Everything you need to know about these delightfully fragrant,
huge-headed harbingers of spring.
cut two ways
the 33 species in the Paeonia (peony) genus, two are most commonly grown
for cut flowers: P. officinalis (common peony, wild peony, European wild
peony), which is of European origin, and P. lactiflora (Chinese peony),
which is of Asian origin. The Paeonia genus is a member of the small
Paeoniaceae family, the only other member of which is Glaucidium, a
addition to emanating delightful scents, peonies are available in a huge
range of colors and forms; approximately 2,600 varieties exist. Colors
include a multitude of pink and red hues as well as purple, salmon,
apricot, white, ivory/cream, yellow and bicolors.
Flower forms include single, double, semidouble, Japanese (single, with
large yellow centers), and anemone (single, with powder-puff centers).
Double-flowered varieties are the most common as cut flowers in the
United States while single-flowered varieties are widely sold in Europe
Still truly seasonal flowers, peonies are available from both domestic
and foreign growers from about March through August, with peak season
being April, May and June. Most white varieties bloom early in the
season, so remember this when selling white peonies for weddings,
parties and other orders.
peonies in the “puffy” stage, when the buds are about to open. Growers
cut each variety at a different stage of bud development to ensure
flower opening, but most varieties are cut in a tight bud stage, with
only a trace of color visible. This keeps the blooms from getting
damaged in transit and allows for the longest possible vase life. Watch
out for overly tight buds; they will never open.
Once your peonies arrive, immediately remove them from the shipping
boxes. Peonies are susceptible to Botrytis (gray mold), which will rot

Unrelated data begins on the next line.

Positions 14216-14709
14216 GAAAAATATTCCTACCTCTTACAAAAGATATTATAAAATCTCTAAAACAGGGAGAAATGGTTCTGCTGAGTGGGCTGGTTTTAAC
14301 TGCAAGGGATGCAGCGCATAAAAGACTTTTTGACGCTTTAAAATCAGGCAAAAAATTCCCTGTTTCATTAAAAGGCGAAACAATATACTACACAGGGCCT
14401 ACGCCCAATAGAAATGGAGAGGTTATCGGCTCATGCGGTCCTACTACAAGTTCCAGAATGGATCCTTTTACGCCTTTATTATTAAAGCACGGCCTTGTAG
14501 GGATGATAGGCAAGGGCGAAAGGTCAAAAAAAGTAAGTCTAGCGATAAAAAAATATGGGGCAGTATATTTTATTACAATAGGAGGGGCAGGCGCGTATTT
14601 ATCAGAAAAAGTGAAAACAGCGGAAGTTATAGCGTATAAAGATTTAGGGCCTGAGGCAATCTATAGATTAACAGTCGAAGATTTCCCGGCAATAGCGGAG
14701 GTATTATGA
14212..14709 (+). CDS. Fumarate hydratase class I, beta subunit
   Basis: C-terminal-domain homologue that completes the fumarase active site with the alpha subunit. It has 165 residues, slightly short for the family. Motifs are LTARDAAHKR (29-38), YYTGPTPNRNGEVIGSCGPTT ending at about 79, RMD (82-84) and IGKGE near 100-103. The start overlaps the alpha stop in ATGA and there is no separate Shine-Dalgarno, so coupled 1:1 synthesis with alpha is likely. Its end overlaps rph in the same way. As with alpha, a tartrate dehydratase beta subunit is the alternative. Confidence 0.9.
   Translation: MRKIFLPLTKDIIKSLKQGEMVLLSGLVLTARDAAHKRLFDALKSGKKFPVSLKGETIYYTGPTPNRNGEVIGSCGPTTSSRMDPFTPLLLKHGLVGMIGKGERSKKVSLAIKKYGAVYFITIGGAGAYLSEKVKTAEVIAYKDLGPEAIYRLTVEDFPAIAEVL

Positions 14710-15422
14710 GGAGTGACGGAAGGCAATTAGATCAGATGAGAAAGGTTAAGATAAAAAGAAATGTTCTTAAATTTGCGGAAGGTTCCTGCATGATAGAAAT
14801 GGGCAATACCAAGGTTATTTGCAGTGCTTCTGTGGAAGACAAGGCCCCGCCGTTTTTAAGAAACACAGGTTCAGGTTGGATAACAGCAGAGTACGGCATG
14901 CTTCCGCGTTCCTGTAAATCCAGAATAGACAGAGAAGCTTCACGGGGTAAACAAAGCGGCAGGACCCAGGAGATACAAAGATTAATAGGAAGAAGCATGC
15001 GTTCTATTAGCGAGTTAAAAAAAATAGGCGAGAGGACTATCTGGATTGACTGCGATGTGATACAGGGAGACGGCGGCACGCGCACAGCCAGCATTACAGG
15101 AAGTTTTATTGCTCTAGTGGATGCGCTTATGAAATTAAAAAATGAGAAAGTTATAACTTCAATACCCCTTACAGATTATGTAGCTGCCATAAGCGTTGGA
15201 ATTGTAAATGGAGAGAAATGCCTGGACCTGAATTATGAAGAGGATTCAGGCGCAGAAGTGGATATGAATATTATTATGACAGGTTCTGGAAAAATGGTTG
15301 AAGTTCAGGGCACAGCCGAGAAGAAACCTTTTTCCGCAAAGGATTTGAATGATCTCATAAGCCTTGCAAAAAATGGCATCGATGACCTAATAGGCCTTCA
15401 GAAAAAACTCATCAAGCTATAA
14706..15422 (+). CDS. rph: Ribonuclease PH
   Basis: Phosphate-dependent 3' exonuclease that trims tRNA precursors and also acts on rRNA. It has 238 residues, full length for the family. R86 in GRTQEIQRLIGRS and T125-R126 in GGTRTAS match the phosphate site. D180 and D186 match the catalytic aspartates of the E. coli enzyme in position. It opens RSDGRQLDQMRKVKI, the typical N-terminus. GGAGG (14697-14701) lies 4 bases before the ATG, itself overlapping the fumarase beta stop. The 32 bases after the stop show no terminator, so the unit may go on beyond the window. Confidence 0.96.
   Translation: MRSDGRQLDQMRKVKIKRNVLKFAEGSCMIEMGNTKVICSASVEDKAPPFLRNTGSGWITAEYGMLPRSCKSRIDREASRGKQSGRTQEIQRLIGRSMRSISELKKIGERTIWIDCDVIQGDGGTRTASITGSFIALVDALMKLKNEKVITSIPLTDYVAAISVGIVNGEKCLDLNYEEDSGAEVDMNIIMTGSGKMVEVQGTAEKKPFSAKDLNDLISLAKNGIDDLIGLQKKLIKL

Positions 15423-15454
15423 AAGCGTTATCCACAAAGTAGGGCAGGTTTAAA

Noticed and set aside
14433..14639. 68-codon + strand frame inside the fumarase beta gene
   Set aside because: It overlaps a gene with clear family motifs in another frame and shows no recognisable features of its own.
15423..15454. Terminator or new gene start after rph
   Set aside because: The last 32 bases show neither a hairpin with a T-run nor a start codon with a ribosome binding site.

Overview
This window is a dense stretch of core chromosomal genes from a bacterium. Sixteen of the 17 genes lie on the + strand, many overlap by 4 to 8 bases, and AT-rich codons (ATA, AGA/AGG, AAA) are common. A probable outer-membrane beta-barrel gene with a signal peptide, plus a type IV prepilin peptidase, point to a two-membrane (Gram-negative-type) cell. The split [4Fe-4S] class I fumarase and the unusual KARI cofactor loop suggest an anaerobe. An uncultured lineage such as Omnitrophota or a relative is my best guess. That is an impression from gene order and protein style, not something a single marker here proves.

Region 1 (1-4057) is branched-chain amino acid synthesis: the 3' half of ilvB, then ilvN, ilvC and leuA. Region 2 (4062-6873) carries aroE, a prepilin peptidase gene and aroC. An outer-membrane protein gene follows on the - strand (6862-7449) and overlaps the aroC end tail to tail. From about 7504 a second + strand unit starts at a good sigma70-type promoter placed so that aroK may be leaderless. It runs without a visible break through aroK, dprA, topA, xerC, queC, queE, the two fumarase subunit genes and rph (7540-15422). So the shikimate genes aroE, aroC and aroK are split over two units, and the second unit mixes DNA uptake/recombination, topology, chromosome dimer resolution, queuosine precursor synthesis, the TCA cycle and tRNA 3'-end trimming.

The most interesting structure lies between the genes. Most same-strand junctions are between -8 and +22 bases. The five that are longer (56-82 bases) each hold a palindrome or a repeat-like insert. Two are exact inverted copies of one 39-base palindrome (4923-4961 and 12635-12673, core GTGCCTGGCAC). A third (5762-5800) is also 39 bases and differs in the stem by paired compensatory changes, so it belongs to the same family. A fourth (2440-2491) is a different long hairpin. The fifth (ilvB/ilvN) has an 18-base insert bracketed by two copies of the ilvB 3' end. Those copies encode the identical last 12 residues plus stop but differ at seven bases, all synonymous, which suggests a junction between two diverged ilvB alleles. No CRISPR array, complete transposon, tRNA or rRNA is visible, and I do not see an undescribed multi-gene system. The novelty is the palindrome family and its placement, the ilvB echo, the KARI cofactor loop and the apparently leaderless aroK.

the entire flower heads. Botrytis loves dark, moist environments, such
as inside shipping boxes, and thrives with changes in shipping
temperature. It is more prevalent during wet growing seasons and on
double flower varieties. Remove any flowers contaminated with Botrytis
from the bunch(es), and notify your supplier.
6 on the
checking the quality of the flowers, recut the stems with a sharp knife
or pruner, removing at least 1 inch of stem. Immediately after cutting,
dip or place the stem ends into a hydration solution, then place them
into containers half filled with warm (100 F to 110 F) properly
proportioned flower-food solution. The hydration solution will help the
flowers absorb water after being shipped or stored dry.
If peonies appear wilted or otherwise water stressed when they arrive,
submerge the stems up to the blooms in room-temperature water for 20
minutes before processing them.
7 cool their
After processing peonies, place them into a floral cooler at 33 F to 35
F, and allow them to hydrate for at least two hours before using or
selling them. Peonies are heavy drinkers, so check their water supply
often. Depending on variety, peonies can begin opening almost
immediately after being placed into water, but immediate refrigeration
can slow that process.
8 facts of
If properly cared for from farm to florist, peonies will give consumers
two to seven days of vase life, depending on variety.
9 cut and
If you don’t need peonies immediately, you can store bud-stage peonies
dry (out of water) in a floral cooler at 33 F to 35 F for up to three
weeks. Opening blooms, however, must be placed into flower-food solution
10 big heads
Peony blooms can open to 6 inches in diameter or larger. In designs,
leave enough space for the flowers to open fully. If any flower heads
are too heavy to be supported upright by the stems, wire them to prevent
them from flopping.
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